Say what you like about motivation, political betrayal, greed, poverty, how religious fundamentalism borders on insanity, I am going to stand firmly on the side that says mass murder is wrong, no matter how justified you think you are and no matter which side you’re on. ...more
This is not an amazing story; it is the telling of it that is. Michael Hainey lost his father, a copy editor at a Chicago newspaper, when he was six,This is not an amazing story; it is the telling of it that is. Michael Hainey lost his father, a copy editor at a Chicago newspaper, when he was six, and, like a lot of families, his didn't discuss it further. They took the official version at face value and got on with it. But a boy who loses his father can never really just get on with it. Using his skills a journalist, Hainey goes on to find out the story of who is father was and how he died. While Hainey doggedly follows his need to know, he is also very sensitive and loyal to his mother, and that is the beauty of this book. I was glad to finish this book in the privacy of my room, where I could cry all over it....more
The best thing about this book, and all WWII books, is that WWII ends! It ends, and they string those evil mothers up from the lampposts and light theThe best thing about this book, and all WWII books, is that WWII ends! It ends, and they string those evil mothers up from the lampposts and light their sorry asses on fire! I love that part.
This was an interesting book focusing on the 1942 assassination of Heydrich, a true monster. It is quite detaily and somewhat slow through the first half, but finally the parachutists land and the story aspect of this history gains speed and drama.
A good book for anyone with more than a passing interest in WWII. ...more
What makes this book exceptionally interesting is the perspective, that of Ambassador Dodd, certainly not the best man for the job, and his daughter MWhat makes this book exceptionally interesting is the perspective, that of Ambassador Dodd, certainly not the best man for the job, and his daughter Martha, who spend four years in Berlin before the outbreak of WWII. They give the reader an anchor to the times, and it's interesting especially to read of Martha's changing opinion, at first impressed with fresh-faced Nazi Germany, and later disillusioned. Dodd himself comes off as a pedant and an academic bore, but decent and well-meaning. His fit in the foreign service is an awkward one. I found the insight on the foreign service fascinating and repulsive - basically a group of entitled Ivy League graduates who - once prep school and fraternities are over - still feel the need to belong to an exclusive club. I give the book four stars because of all the anecdotal insight it brings. We even get to meet Hans Fallada on his sad little farm. All the henchman are there, pretty much, as well as Roosevelt and various writers. Larson writes a very lively story. He has a talent there, but he isn't a great writer. In Chapter 18, for example, Martha invites guests to her nascent salon, but "the guests brought an unexpected companion." So you wonder who that could be only to find out two paragraphs later "the uninvited guest was fear." Eye-roller. There's a lot of tired phraseology like "the stuff of legend" and "on that topic history is silent." Still, I give him a pass - I wasn't expecting a literary genius. A very easy read and a good time period to look at, since most readers interested in WWII skip right to the actual war years. ...more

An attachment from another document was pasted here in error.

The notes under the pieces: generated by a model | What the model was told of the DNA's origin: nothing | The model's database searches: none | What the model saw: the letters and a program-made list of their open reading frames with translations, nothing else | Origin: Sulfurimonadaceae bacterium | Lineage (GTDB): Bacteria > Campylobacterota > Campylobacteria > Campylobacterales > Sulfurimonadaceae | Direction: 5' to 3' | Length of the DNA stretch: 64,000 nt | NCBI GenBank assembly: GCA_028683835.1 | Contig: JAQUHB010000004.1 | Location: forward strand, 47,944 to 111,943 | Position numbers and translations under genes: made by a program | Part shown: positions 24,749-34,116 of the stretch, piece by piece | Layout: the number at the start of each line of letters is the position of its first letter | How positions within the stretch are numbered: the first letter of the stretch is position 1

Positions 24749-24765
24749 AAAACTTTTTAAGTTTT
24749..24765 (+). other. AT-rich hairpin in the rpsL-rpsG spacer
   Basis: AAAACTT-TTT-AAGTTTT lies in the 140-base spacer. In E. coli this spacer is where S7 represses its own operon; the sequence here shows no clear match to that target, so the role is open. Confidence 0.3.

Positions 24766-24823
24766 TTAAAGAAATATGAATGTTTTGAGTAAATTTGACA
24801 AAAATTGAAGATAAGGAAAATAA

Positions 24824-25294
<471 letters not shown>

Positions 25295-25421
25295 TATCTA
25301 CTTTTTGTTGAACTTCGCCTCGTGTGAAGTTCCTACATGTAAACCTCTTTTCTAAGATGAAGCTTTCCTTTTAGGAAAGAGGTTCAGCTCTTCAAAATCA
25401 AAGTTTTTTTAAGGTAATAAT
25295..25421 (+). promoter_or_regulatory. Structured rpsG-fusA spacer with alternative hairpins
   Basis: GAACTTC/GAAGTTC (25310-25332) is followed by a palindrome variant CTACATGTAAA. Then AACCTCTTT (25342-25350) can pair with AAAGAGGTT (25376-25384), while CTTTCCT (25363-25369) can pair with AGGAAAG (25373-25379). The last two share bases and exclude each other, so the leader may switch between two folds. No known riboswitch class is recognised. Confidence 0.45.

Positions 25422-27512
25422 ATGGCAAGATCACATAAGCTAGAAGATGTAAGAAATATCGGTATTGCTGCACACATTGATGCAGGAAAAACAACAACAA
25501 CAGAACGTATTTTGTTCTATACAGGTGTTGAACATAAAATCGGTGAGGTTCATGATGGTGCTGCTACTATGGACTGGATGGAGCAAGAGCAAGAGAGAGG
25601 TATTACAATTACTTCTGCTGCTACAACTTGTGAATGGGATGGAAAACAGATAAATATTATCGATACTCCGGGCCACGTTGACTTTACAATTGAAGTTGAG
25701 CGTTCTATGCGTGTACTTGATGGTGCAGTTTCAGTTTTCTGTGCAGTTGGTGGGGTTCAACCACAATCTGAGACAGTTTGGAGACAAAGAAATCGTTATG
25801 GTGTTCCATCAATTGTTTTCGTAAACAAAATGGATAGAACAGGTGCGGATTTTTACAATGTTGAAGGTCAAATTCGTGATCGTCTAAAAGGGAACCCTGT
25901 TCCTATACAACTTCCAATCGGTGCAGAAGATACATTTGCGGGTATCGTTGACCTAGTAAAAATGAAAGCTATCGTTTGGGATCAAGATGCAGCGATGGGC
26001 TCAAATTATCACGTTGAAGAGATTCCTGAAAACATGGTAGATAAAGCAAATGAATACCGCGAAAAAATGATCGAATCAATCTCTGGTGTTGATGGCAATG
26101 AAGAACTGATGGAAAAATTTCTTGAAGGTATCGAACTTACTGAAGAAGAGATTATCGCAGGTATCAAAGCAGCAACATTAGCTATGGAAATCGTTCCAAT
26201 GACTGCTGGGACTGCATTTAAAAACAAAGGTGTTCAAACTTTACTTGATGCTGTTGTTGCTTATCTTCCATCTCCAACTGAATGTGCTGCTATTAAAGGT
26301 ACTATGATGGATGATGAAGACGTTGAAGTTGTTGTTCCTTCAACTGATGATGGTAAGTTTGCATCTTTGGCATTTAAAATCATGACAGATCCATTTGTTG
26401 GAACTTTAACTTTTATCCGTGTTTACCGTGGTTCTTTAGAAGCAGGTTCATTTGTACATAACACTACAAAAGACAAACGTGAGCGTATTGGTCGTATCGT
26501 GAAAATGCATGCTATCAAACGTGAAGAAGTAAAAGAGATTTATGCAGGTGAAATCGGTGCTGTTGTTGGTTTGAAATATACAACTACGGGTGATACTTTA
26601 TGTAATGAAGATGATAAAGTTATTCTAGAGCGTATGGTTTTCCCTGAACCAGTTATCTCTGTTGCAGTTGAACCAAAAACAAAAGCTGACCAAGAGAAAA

This has some gorgeous maps in it, which is the only reason I got it. I can't tell you anything about the prose within - I got this off the bargain raThis has some gorgeous maps in it, which is the only reason I got it. I can't tell you anything about the prose within - I got this off the bargain rack simply for the purpose of cutting it up collages. The colors and renderings are great....more
I was downtown today and decided to stop in the bookshop with a good English section and comfy chairs. I looked for the shortest book I could find, deI was downtown today and decided to stop in the bookshop with a good English section and comfy chairs. I looked for the shortest book I could find, determined to sit down and read. I found this, 93 pages, none of them full, and read it in an hour or so. It was serendipity, being not too heavy but also not too banal, a very managable lozenge of a book. In it Burroughs muses affectionately on his cats, and on cats in general as companions, 'familiars,' and life's company. He is a confirmed Cat Person, and considers cats superior to dogs, so that old, tedious, self-serving argument comes up a number of times. Burroughs thinks humans have made dogs in their image and thus sullied them and made them "self-righteous" and even into a "lynch mob." Ah yes, we all need a little justifying rant sometimes. (Whatever! I am neither Cat nor Dog Person.) Nevertheless, Burroughs himself transforms his cats into people, who represent to him particular lost lovers, friends and family. I found that kind of sad, and it seems to me he did, too, not because of the projection but because he just misses people. I enjoyed the format of this, which reads like journal entries on one topic. Some of it is very funny. I'm sure Cat People would like it more than I did. ...more
Some of these essays were funny but overall I felt I was going to o.d. on navel-gazing. I guess I shouldn’t have expected otherwise. There was too mucSome of these essays were funny but overall I felt I was going to o.d. on navel-gazing. I guess I shouldn’t have expected otherwise. There was too much “I was poor,” “I was young,” “I was a struggling writer,” “My kitchen was the size of a placemat.” I would have been more receptive if I were a foodie myself but I definitely am not. (The book was a present.) Reading about food doesn’t stoke my appetite: “I ate eggs,” “I ate mushrooms,” “I ate my boogers,” can’t elicit much more than a patient yawn from me. If I’m home alone for dinner (hallelujah!), there’ll be no dinner. I am a poor, struggling writer with a small kitchen who likes her solitude straight up.